The context dimension refers again to two different aspects: the reconstruction of the historical context and the exploration of the specific situation of filming. When analyzing the footage from the Warsaw ghetto we can refer to a number of significant sources, which have reported about the production of the film. Several inhabitants of the ghetto, among them Rachel Auerbach, Adam Czerniakow, Chaim Kaplan, Emmanuel Ringelblum, and Jonas Turkow, have referred to both, the unbearable conditions in the ghetto and the production of the ghetto film that revealed the intention to adjust the depiction of the ghetto to the dominant image of Jews in the anti-Semitic propaganda (Horstmann 2010/11: 71-72; Brad Prager 2015: 136). Hence, we are at least partly able to reconstruct the context and conditions in which the filming took place, as well as the production itself. Ringelblum, for instance, emphasized how particular scenes were specifically arranged for filming. In his report from the shooting he also refers to one of the most famous shots from the preserved footage, which was already included in the eight silent reels that were discovered in the GDR state archive in 1954 (Ursula Böser 2013: 40): “Yesterday they instructed a child to leap over the ghetto wall … and buy potatoes there” (quoted in Prager 2015: 137).

Additional films that were discovered only in 1998 help us to contextualize the fragments. We can review them in context of a series of partly identic and party differing footage. Böser describes this footage:

Archived under the title Ghetto-Restmaterial, they contain outtakes from the rough cut as well as sequences similar to those that can be found in the long segment. This collection of discarded scenes from the cutting room floor also exposes the degree of staging that went into the filming of the footage: individual scenes are shown as the result of multiple takes in which positions and actions as well as camera perspectives are changed (2013: 41).

Hence, footage that was not intended for presentation, and maybe not even for preservation, plays an important role for reconstructing and contextualizing the filming. In addition, an amateur color film depicted the making of the Warsaw ghetto film and even made it possible to reveal the identity of one of the cameramen: Willy Wist (ibid.).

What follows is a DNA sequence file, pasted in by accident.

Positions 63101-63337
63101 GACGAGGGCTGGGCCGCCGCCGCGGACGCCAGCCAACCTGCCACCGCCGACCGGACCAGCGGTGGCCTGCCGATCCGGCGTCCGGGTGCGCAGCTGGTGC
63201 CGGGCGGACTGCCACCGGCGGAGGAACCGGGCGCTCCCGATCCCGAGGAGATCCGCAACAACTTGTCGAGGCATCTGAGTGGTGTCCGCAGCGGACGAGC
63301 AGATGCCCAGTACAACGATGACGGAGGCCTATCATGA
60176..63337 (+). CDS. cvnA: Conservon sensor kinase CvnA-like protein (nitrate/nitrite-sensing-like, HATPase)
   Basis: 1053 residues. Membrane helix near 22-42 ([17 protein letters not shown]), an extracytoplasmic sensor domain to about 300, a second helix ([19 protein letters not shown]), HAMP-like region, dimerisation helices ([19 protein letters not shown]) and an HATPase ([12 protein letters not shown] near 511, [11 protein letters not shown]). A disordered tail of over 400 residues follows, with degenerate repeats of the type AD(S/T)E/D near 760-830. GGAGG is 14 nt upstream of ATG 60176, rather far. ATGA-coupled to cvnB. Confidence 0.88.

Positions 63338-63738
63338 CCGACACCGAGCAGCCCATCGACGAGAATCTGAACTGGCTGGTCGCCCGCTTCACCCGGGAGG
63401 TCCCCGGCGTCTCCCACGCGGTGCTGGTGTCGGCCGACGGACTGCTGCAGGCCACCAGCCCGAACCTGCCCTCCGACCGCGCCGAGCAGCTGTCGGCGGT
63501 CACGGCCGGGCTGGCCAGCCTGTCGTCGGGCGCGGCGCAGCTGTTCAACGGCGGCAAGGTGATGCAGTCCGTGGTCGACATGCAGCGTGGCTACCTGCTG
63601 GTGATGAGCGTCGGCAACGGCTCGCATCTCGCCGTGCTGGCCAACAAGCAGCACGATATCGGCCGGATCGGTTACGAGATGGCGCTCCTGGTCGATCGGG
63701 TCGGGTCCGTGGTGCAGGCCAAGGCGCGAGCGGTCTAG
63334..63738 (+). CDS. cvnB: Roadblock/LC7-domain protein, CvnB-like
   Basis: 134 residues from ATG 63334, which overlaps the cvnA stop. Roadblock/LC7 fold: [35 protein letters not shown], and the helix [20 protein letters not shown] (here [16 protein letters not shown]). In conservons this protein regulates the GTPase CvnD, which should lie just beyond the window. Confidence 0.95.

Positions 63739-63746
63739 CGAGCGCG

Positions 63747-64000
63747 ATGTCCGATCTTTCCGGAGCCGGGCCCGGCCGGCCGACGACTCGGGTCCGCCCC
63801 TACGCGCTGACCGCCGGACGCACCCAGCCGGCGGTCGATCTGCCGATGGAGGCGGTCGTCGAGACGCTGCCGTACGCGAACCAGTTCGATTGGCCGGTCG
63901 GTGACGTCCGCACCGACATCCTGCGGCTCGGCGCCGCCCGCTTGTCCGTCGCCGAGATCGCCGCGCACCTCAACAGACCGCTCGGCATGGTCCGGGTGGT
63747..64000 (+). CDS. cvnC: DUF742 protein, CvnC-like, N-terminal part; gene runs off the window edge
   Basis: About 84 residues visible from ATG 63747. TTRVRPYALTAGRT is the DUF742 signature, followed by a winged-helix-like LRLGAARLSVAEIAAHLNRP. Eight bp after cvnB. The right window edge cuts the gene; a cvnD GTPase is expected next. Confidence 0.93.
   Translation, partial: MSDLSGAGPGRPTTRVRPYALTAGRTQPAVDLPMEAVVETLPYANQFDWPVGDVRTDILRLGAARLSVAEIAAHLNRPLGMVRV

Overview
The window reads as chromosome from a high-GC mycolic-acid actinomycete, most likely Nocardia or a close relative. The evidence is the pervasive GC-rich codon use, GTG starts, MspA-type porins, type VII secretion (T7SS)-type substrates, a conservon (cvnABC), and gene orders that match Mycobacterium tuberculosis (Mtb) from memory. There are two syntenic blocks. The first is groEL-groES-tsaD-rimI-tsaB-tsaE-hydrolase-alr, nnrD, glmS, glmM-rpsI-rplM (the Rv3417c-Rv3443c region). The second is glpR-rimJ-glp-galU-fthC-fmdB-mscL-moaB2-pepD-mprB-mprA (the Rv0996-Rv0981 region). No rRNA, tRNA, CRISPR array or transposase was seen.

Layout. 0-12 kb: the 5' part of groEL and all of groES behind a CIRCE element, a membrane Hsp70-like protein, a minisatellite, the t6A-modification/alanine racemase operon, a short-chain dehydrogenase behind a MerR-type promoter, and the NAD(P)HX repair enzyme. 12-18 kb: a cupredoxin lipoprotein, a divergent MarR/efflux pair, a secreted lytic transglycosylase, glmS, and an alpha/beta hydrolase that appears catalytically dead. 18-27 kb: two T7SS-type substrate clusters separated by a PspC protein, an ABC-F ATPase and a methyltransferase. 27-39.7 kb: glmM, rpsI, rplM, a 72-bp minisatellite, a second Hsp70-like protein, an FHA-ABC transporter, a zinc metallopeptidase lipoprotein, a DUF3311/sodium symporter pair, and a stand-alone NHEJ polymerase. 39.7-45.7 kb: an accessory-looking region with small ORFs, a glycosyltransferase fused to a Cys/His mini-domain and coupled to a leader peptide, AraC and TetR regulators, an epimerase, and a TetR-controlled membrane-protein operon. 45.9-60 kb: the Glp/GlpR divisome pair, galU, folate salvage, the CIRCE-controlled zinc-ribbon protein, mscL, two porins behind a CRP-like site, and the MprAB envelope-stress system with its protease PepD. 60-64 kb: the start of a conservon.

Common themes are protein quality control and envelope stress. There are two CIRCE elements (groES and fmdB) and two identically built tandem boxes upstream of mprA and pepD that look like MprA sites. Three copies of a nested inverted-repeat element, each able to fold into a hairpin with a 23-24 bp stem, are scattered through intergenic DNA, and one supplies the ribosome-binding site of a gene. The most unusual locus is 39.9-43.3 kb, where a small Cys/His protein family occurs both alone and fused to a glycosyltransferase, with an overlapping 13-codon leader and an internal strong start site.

Such orchestration of different sources and additional footage is more complicated in the case of the short clip from Prague, because we do not have any information about the origin of the fragmented film. The written script of Aktion J offers just general information and refers only to an “original scene” without any additional information (Ebbrecht-Hartmann 2015b: 152). Hence, potential traces within the footage itself need to be reviewed in order to reconstruct the historical and filmic context. Most significant in this regard are the numbers that are written on the suitcases, which are depicted in the footage. These numbers refer to deportation transports, and it is indeed possible to link the coded figures to a specific transport. The number “Ck 799” refers to Hana Mirjam Goldmann who was born in 1934 and lived with her family in Benediktská Street in Prague. She was deported on December 22, 1942 to Theresienstadt together with her father Karel, her mother Anna, and her ten-year-old brother Ivan Josef (ibid.). Karel Goldmann died in Theresienstadt, Hana, her mother, and her brother departed on December 18 with transport “Ds 1733” to Auschwitz. All of this information is preserved in the Shoah Names Database at the Israeli memorial Yad Vashem, which is based on millions of Pages of Testimony that record biographical details of those who were killed during the Holocaust.

However, the fact that the second number, which is visible in the short clip, is not related to the Goldmann family is another indicator for the arranged character of the footage. The suitcase with the transport number “Ck 466” belonged to Zdeněk (Zdenko) Adler who was deported to Auschwitz on January 26, 1943 and murdered there. Hence, we can assume that the people that are depicted in the film are Karel, Ana, and Ivan Josef Goldmann and that the filming took place in Prague during December 1942 (ibid.: 153).

This information caused the Czech researcher Eva Strusková to assume that the footage might be part of the first Theresienstadt film that was produced in 1942 and is today only preserved in fragments (2009: 67). A script described the narrative frame of the unfinished film as journey of a fictive Jewish family from Prague to the ghetto (Strusková 2011: 126). The short clip from Aktion J seems to match this storyline and it also corresponds another fragment from the preserved footage that shows Jews in Bohušovice, the train station close to Theresienstadt where the transports arrived.

Hence, emanating from the footage itself it is possible to indicate traces that lead to other documents, historical information, and even additional film fragments that supposedly originated from the same production, which makes it possible to reconstruct at least parts of the biographies of the depicted people as well as the historical context and the production background of the archive film.

Third Dimension of Archive Footage: Appropriation

The third dimension refers to the use and appropriation of archive films from the Holocaust. This dimension helps to identify which parts of historical footage were screened and re-screened while others were left behind in the archives as well as when certain footage was extensively recycled and thus played a significant and dominant role in shaping visual memory of the Holocaust. Furthermore, we can identify codified ways of using and appropriating the footage in question, specific techniques of introducing, framing, and editing as well as its changing status.